Western NGOs Target East Africa

By | August 4, 2022

WASHINGTON, D.C., August 5 (C-Fam) An obscure intergovernmental body in Africa is debating a controversial health bill that would impose a right to abortion on seven east African countries where abortion is mostly restricted—Kenya, Tanzania, Burundi, Uganda, South Sudan, Rwanda, and the Democratic Republic of the Congo.

Previous versions of the bill received the backing of western pro-abortion NGO’s, including IPAS, and International Planned Parenthood Federation. The bill is being debated in the East African Legislative Assembly (EALA), a legislative body of the East African Community (EAC). The EAC is an economic and political bloc composed of seven African member states.

 The East African Community Sexual and Reproductive Health Bill, 2021, mandates access to sexual education and reproductive health services including HIV/AIDS, maternal morbidity and mortality rates, sexual violence, contraception, and family planning. Yet its most contentious articles explicitly call for “abortion services” to be integrated into universal healthcare programs alongside “comprehensive sexuality education,” a controversial set of programs that includes teaching children about homosexuality, gender ideology, and abortion rights.

The East African Community tried to pass a largely similar bill in 2017. After the first draft was rejected, members of the Committee on General Purpose addressed “gaps” in the proposed legislation. The chief concerns that led to the bill being shelved were articles on abortion and reproductive technologies, which contradicted the cultures and religions of the East African countries.

The current draft of the bill was introduced last year. If adopted by the East Africa Legislative Assembly it then bypasses the legislatures of the respective seven countries. If approved by the heads of state of the seven member states of the regional organization, it will supersede any national laws in all EAC member states.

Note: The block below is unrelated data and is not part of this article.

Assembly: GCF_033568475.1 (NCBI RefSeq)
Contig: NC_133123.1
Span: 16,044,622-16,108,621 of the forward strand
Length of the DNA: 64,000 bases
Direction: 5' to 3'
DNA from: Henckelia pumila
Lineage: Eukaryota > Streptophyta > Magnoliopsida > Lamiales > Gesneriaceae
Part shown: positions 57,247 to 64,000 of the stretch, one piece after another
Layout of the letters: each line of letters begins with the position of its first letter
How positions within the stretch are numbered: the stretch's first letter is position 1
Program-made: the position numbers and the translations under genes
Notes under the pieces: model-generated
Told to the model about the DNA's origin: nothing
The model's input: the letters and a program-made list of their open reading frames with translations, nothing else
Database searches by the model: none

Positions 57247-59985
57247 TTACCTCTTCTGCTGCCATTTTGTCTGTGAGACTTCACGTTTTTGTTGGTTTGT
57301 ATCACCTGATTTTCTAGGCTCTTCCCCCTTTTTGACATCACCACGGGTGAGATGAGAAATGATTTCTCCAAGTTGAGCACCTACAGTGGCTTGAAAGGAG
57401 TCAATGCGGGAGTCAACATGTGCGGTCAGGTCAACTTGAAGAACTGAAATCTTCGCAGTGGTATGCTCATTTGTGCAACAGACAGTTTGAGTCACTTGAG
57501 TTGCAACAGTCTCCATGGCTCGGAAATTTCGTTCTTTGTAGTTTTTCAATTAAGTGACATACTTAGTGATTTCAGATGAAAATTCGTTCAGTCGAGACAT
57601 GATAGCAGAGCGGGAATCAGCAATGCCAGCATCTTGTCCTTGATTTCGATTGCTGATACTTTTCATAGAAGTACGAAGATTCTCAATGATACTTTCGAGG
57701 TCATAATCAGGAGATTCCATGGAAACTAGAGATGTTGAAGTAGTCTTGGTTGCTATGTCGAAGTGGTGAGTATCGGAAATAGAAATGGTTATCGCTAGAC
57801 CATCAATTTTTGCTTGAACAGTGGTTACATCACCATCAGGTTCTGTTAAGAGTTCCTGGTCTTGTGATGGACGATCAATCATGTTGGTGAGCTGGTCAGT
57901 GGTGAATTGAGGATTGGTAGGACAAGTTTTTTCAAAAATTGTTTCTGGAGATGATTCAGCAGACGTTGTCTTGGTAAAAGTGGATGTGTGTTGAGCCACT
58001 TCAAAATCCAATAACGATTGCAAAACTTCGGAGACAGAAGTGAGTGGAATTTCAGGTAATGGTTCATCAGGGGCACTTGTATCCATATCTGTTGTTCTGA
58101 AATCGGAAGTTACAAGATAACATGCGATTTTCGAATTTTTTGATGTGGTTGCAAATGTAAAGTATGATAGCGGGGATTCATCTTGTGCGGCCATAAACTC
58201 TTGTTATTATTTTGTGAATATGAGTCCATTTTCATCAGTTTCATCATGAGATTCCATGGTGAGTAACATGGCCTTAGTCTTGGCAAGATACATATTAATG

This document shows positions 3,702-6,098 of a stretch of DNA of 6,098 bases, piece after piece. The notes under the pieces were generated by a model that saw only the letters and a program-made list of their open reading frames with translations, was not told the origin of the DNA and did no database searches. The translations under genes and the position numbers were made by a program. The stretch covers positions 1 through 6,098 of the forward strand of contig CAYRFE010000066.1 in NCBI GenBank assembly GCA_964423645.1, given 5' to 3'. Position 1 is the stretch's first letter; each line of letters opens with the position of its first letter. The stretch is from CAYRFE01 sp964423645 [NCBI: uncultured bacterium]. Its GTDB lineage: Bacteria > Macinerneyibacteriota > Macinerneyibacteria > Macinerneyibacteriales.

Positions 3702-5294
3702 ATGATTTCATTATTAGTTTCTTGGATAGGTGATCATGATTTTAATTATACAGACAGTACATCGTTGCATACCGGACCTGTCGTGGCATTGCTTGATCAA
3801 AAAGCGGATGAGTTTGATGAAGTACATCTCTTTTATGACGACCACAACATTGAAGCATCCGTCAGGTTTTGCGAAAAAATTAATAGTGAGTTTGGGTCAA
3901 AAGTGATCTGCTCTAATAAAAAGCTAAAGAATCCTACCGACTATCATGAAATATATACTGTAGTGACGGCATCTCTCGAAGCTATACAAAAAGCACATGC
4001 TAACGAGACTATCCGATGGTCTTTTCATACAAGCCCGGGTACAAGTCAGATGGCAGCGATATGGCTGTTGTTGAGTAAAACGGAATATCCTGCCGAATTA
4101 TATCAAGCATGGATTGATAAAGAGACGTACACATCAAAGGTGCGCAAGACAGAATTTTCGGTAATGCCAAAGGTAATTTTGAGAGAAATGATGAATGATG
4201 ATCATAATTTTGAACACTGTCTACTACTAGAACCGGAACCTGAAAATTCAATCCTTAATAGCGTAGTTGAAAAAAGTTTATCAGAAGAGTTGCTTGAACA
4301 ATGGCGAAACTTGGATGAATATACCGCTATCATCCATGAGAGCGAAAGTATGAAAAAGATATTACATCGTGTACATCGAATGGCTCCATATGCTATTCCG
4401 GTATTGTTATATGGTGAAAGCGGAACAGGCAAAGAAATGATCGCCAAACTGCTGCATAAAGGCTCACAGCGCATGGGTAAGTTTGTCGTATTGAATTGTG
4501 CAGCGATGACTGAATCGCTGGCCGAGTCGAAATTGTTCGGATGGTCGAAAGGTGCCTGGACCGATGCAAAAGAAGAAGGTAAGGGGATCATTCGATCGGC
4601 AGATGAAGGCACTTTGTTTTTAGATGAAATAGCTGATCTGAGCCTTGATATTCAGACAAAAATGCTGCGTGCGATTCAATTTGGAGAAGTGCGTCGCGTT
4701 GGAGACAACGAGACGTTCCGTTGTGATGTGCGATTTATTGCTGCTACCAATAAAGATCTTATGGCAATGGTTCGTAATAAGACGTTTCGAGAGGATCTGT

EALA Member of Parliament Kennedy Mukulia of South Sudan, the main sponsor of the bill, attributed the previous defeat of the bill to misinformation and inadequate understanding of sexual education and abortion.

In this regard, the bill itself causes confusion. On the one hand, the bill calls for sex education that is only “age and culturally appropriate.” Yet the bill simultaneously employs controversial language like “comprehensive sexuality education” and “sexual reproductive health and rights,” terms understood to include abortion and gender ideology.

This language can be deeply confusing to those who are not familiar with it. “Age and culturally appropriate” for instance may give some people comfort that their values will be protected. But others will argue that the caveat is largely ineffective. Much of this comes down to those who implement these documents. If the document is obscure enough, they can be interpreted in almost any way.

The East African Community is debating this language even though, the same language has been rejected repeatedly and would never be approved in the UN General Assembly.

Comprehensive sexuality education and sexual and reproductive health and rights are routinely denounced by African nations in the UN context. Having such a debate far from the General Assembly can be seen as an attempt by western NGOs to go around the UN to impose these bills on African nations. The new policy can then be defended and pronounced in the halls of the UN.

The bill is currently under its second round of hearings in the EALA.